Watching the videos from JWT’s ‘Planning Begins at 40’ event, I was particularly struck by Jon Steel’s speech – and crucially his delivery – which made it clear that he fears that Planning has lost its place, is suffering from an erosion of rigour and unless we spend all our time ‘wading through Nielsen reports and talking to beer drinkers in Leeds’ (his words, not mine), we have missed the mark.
I’m all for Planning ‘to help clients once more to set the right objectives…not just for communications, but for brands and for businesses’ as he puts it, but I think there’s also a role for us at a more basic day to day level in helping to clarify, consolidate and communicate great ideas and great work in a way which our clients are comfortable with and with which they can present onwards and upwards. Our ability to summarise and simplify campaign thinking (sometimes into just one chart) adds instant value. It might a be a quick fix and is not exactly top level strategic advice, but no-one in an agency has a more appropriate skill set and overview to do it than the Planner(s).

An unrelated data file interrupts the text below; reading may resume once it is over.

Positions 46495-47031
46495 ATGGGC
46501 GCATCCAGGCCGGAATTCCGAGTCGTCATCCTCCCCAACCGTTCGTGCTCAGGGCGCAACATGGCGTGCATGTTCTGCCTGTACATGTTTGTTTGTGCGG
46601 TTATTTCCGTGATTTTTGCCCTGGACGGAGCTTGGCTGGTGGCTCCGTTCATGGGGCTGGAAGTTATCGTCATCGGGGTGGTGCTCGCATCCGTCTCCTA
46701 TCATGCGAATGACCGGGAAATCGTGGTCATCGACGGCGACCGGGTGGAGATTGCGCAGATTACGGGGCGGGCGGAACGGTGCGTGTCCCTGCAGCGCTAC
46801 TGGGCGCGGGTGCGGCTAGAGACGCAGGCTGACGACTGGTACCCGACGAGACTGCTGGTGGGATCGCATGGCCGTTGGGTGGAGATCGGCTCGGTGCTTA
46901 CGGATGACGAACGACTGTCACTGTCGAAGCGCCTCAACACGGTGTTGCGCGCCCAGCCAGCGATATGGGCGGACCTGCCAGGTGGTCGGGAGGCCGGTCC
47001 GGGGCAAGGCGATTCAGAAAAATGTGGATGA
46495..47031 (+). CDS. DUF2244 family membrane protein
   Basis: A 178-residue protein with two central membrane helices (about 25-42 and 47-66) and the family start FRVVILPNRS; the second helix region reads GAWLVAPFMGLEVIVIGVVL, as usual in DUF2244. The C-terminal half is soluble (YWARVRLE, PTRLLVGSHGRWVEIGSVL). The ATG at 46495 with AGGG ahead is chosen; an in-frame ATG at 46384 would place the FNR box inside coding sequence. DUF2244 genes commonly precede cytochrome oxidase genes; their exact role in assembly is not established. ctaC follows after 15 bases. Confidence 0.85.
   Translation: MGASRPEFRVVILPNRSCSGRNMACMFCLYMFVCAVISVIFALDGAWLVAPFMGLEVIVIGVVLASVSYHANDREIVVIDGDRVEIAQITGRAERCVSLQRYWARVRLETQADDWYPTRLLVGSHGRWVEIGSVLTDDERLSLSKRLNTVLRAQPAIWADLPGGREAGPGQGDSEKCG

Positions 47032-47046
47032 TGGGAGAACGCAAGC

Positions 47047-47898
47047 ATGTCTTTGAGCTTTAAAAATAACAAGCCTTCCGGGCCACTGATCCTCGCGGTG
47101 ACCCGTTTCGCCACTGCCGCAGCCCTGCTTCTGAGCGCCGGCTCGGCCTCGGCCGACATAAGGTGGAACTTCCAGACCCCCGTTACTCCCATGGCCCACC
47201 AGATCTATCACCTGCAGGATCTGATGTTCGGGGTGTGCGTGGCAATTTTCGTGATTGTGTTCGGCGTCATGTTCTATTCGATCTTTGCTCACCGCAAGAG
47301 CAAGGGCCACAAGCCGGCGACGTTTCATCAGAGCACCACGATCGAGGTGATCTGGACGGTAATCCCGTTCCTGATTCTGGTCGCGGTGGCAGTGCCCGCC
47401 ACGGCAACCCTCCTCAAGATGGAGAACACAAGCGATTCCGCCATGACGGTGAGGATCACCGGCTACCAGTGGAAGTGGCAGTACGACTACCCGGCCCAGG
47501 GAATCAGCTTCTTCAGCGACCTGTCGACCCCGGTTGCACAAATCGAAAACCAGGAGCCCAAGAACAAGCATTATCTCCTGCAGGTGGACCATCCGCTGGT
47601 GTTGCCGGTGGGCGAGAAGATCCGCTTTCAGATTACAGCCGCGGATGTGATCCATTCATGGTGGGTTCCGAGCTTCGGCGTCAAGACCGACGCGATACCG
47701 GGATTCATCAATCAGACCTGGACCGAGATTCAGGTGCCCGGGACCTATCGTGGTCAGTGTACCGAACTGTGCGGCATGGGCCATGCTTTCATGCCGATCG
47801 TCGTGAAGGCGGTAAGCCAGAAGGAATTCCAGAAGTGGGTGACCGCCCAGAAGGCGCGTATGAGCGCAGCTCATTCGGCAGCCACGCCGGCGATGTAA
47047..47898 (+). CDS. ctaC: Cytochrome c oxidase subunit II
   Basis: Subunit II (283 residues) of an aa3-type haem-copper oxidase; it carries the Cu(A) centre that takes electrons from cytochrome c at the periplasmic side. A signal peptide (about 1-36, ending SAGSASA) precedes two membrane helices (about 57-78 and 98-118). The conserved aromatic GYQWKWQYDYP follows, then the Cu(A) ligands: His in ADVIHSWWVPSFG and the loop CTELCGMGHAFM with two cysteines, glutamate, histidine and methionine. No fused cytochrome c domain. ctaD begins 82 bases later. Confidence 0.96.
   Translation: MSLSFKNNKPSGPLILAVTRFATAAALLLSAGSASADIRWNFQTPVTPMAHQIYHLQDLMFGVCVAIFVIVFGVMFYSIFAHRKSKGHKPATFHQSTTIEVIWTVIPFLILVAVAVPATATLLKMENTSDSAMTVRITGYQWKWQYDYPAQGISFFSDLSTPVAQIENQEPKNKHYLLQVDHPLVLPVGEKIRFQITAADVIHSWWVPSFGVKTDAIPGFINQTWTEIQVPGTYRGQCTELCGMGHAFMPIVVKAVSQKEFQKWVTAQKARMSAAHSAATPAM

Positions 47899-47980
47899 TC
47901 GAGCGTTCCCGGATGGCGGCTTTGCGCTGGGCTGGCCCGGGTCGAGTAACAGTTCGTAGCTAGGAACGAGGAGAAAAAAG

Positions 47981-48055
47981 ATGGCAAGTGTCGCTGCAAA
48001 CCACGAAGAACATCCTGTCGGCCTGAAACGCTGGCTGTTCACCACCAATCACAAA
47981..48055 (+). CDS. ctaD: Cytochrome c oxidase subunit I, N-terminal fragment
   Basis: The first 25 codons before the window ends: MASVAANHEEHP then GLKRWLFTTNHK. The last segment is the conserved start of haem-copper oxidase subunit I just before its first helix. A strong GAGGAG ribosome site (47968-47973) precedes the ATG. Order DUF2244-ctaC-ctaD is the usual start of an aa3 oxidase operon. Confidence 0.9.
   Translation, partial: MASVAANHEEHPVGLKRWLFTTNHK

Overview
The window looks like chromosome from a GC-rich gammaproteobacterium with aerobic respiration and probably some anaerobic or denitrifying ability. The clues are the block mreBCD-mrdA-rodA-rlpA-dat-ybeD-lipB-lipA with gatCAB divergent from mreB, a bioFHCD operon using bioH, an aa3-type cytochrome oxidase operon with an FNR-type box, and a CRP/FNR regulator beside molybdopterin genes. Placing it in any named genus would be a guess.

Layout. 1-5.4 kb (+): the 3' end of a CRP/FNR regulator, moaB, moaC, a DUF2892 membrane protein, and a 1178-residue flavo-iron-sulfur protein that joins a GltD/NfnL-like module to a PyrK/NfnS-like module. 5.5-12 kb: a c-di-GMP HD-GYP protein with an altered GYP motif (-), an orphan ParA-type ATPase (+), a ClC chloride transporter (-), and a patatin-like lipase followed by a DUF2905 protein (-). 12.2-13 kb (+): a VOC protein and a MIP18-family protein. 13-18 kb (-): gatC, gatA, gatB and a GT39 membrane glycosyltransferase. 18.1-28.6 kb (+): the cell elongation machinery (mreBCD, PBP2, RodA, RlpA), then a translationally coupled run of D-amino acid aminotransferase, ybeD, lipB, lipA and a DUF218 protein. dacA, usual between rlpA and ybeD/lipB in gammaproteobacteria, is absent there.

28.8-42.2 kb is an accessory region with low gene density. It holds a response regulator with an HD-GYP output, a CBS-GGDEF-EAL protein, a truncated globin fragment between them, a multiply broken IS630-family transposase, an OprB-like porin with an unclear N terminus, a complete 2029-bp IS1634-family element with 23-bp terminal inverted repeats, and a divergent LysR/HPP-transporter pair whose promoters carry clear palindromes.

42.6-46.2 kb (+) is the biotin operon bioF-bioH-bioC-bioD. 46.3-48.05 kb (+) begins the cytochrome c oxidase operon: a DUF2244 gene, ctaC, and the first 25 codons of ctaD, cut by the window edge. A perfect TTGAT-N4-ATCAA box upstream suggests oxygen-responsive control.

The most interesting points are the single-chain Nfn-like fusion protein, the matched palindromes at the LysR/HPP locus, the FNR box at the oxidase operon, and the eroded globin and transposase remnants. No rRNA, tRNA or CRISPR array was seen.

Just like there are lots of different kinds of Creatives and lots of different ways in which they contribute to building brands (the POS specialist vs. the ‘we only work on TV’ teams, juniors vs. heavyweights, in agencies large and small), I believe that there are roles for all kinds of Planners and within their very varied roles there is the opportunity to contribute to both the most fundamental top level strategic decisions and to add real value to day to day work by virtue of having both an overview of the client/market/consumer and crucially, thinking time. Maybe the second way is what John Grant would call ‘Fast Strategy’, but with X number of clients and Y number of Planners in an agency, the sums do sometimes add up.
Jon Steel also seemed to be very dismissive of the interest among blogging Planner’s in being ‘Interesting’, which I think is one of the most valuable things a Planner can offer as part of their toolkit. He’s written some brilliant books and his track record in Planning speaks for itself, but on this occasion I have to politely disagree with at least some of what he said.